It is also possible that competing vegetation explains low seedling counts, particularly in low elevation, mid- to late seral stands that have not experienced recent disturbance. Fire suppression has reduced historic disturbance regimes in whitebark pine stands, favoring later successional forests and driving competition in whitebark pine stands [48]. Our study did not measure competing vegetation, which has been documented to influence the occurrence of whitebark pine seedlings, as whitebark pine is considered moderately shade intolerant [24,49]. We suspect that low whitebark regeneration in south-east BC is the result of the combination of competition with more shade tolerant species and declining seed sources due to blister rust.

4.3. Restoration Implications

Restoration strategies for whitebark pine communities are available [2,8,9,50], and initial restoration efforts have been applied in the Canadian Rockies and Columbia Mountains and include using prescribed fire and mechanical thinning to restore stands, planting putatively rust-resistant seedlings, and protecting rust-resistant trees from mountain pine beetles. Recent wildfires in Banff (Verdant Creek Fire), Waterton Lakes (Kenow Fire), and other areas within this study’s boundaries, emphasize the need to increase our efforts to locate and confirm the rust-resistance of individual whitebark pines. Seed collection from these putative rust-resistant trees is ongoing; however, an increased effort to collect and store seeds in offsite facilities is essential to protect from these natural events. Additionally, increasing use of alternative breeding programs and techniques (e.g., scion collection and grafting) will best protect and provide rust-resistant stock for future conservation programs.
The live tree blister rust infection probability map (Figure 4a), combined with the strong relationship between infection and tree size, indicates a near absence of large uninfected whitebark pine in the southern Canadian Rocky and Columbia Mountains. Planting rust-resistant seedlings should be a high-priority restoration strategy in this part of the study area coupled with enhanced protection of existing healthy stands of whitebark pine in areas under threat of mountain pine beetle outbreaks. The need to plant rust-resistant seedlings where natural regeneration is low is also apparent, particularly in areas along the east slopes and in the highest infection zones where canopy kill rates point to low cone production as a contributing cause of poor regeneration. This study, and others [24,42], indicate that blister rust resistant seedling planting along the drought-prone east-slopes should occur on aspects and in microsites that reduce mortality risk from heat damage. Planting in areas of moderate regeneration in forests where shade-tolerant species outcompete whitebark pine can be combined with mechanical thinning or prescribed fire to open up the forest canopy [24], reduce shade-tolerant competitors, and provide caching habitat for Clark’s nutcracker. These restoration strategies should be combined with information, as it becomes available, about the types and geographic distribution of rust resistance in these areas.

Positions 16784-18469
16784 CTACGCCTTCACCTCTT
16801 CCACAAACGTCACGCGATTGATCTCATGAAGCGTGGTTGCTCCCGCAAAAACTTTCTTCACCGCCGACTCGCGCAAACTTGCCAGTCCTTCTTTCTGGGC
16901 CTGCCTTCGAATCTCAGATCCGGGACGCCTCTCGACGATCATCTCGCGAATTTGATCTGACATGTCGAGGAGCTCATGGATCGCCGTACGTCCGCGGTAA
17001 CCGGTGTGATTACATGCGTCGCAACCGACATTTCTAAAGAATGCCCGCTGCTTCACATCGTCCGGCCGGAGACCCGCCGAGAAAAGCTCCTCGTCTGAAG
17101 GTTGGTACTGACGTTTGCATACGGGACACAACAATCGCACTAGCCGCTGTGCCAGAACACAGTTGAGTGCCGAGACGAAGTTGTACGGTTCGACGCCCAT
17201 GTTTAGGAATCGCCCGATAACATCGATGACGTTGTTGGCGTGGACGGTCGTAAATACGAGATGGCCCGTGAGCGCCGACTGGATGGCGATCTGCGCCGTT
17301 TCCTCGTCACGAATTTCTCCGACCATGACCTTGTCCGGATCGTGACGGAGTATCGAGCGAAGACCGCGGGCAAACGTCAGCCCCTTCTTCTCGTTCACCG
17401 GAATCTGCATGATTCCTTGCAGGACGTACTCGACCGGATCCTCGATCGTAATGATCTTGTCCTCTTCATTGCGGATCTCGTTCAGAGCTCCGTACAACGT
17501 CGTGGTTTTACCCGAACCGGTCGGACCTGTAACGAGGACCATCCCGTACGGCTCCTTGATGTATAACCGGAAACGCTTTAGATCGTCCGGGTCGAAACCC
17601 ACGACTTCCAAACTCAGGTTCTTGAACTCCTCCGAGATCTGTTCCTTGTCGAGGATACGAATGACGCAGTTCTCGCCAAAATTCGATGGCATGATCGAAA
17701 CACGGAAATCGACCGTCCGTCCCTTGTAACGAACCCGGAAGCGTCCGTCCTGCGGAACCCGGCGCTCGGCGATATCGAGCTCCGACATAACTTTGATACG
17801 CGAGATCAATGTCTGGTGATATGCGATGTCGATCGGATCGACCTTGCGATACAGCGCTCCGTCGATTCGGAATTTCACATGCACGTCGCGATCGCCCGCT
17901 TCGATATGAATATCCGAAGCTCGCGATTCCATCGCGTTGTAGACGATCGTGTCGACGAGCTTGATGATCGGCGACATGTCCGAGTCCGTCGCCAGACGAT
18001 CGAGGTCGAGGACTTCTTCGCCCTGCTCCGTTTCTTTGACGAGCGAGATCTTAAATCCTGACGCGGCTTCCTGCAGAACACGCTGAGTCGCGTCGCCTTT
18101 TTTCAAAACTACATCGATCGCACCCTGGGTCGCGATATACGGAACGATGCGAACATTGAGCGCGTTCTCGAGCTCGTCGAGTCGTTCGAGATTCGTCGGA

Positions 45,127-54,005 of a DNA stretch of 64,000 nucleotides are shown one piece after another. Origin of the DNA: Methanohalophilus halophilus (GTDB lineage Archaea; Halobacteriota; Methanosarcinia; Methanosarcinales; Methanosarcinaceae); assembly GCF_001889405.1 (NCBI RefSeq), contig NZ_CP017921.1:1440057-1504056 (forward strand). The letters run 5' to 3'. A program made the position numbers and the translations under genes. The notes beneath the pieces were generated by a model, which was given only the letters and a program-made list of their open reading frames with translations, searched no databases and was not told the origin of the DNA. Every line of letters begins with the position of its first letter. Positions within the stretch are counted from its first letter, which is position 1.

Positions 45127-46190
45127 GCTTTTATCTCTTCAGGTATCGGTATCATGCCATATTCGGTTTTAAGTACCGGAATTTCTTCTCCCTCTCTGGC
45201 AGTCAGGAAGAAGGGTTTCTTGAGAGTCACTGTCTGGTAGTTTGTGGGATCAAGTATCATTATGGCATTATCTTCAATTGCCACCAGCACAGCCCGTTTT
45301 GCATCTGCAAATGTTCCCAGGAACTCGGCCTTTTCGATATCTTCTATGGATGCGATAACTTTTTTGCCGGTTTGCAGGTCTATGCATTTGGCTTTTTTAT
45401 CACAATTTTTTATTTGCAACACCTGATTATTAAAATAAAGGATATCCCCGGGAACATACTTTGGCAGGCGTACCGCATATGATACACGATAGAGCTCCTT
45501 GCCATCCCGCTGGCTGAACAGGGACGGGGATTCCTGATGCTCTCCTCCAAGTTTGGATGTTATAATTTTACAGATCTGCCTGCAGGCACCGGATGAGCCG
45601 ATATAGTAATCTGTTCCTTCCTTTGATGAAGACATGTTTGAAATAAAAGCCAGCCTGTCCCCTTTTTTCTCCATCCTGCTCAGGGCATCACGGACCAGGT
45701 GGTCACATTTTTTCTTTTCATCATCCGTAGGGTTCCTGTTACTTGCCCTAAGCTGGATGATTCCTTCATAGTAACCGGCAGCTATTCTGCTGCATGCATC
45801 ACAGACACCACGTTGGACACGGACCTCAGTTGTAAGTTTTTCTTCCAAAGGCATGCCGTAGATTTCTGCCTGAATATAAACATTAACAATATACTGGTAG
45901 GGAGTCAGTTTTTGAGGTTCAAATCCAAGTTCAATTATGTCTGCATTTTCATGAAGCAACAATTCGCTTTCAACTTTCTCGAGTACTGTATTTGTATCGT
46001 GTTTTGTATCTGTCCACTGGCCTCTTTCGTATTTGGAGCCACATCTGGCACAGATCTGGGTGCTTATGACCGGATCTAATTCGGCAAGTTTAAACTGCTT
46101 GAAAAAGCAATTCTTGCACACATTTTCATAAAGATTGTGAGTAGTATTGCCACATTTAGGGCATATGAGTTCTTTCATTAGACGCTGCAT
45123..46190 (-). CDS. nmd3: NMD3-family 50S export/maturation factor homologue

Permanently marked monitoring plots and trees across a large region present an opportunity to examine the trajectory of individual trees and stands over time and in response to forest insects, disease, climate change, and restoration actions. Establishing new permanently marked monitoring plots in recent prescribed and natural burn scars to examine whitebark pine natural regeneration success post-fire would help inform future restoration techniques. Expanding the study area to encompass nearby monitoring sites in BC would increase the range of ecological and climatic conditions in which we could assess trends in blister rust infection, canopy kill, and seedling regeneration. We recommend this be coupled with an evaluation of the current program’s ability to detect change over a set period of time to identify over-sampled areas allowing for a redistribution of plots to achieve a more uniform sampling effort, and ensure we focus needed resources on restoration. Additional efficiencies may be found through the elimination of monitoring variables that do not improve the models depicted above or are highly correlated with related measures, thus allowing for, either the addition of variables that can better inform active restoration programs (e.g., abundance of competitive species; presence of ectomycorrhizal fungi [51]), and/or the saving of time in the field better used for additional plots. We also recommend increasing our knowledge of the distribution of whitebark pine in portions of the study area (e.g., Banff and Jasper national parks) using remote sensing, to support restoration [52].

5. Conclusions